The Boolean type is predefined in the Standard package as an enumerated data type with two possible values: false and true.
type boolean is (false,true);
The boolean type is used for conditional operations. Boolean objects can be used with any of the relational operators <, >, <=, >=, = or /=.
According to the definition type, the leftmost value of the Boolean type is false, therefore the default value of any object of the Boolean type is false.
Since the boolean type is defined in the Standard package, it can be used in any VHDL specification without additional declarations.
signal CondSup : boolean;
. . .
CondSup <= true;
. . .
if CondSup then -- could be: if CondSup = true then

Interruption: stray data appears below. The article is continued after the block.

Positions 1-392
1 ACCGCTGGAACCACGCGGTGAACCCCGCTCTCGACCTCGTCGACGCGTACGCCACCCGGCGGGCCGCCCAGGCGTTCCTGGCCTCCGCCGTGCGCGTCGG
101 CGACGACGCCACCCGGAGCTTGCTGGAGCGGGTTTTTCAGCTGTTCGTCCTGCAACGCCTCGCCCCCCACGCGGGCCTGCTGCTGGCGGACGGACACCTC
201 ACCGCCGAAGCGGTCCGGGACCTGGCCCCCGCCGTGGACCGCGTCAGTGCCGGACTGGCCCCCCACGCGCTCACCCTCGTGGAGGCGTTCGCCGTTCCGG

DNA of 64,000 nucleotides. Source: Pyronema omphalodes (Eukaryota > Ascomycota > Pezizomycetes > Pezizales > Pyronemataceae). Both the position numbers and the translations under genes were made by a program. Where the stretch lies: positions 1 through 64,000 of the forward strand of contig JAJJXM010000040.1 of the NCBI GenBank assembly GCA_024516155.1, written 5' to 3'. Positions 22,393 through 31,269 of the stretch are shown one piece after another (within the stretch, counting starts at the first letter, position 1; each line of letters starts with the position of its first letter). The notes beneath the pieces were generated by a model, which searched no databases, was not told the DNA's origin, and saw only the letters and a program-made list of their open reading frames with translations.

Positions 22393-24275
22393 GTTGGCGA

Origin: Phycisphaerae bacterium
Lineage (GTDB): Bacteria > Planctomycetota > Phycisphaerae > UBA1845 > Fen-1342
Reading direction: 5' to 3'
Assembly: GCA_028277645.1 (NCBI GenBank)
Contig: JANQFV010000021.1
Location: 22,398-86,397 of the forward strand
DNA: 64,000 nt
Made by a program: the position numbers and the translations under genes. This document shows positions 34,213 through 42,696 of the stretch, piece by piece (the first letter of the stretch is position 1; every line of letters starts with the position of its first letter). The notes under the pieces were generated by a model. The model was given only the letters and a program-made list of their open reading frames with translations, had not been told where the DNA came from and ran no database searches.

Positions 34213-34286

The CondSup signal is declared as boolean but without any initial value. Therefore, by default it will be assigned the false value. A conditional operation could have been used instead as shown in the comment, but such a form would contain useless redundancy and should be avoided.
Unlike in traditional ("hand-based") digital design, boolean values (false and true) are NOT identical to logical 0 and 1, respectively. In VHDL, the latter form is a completely different type and is called the Bit type.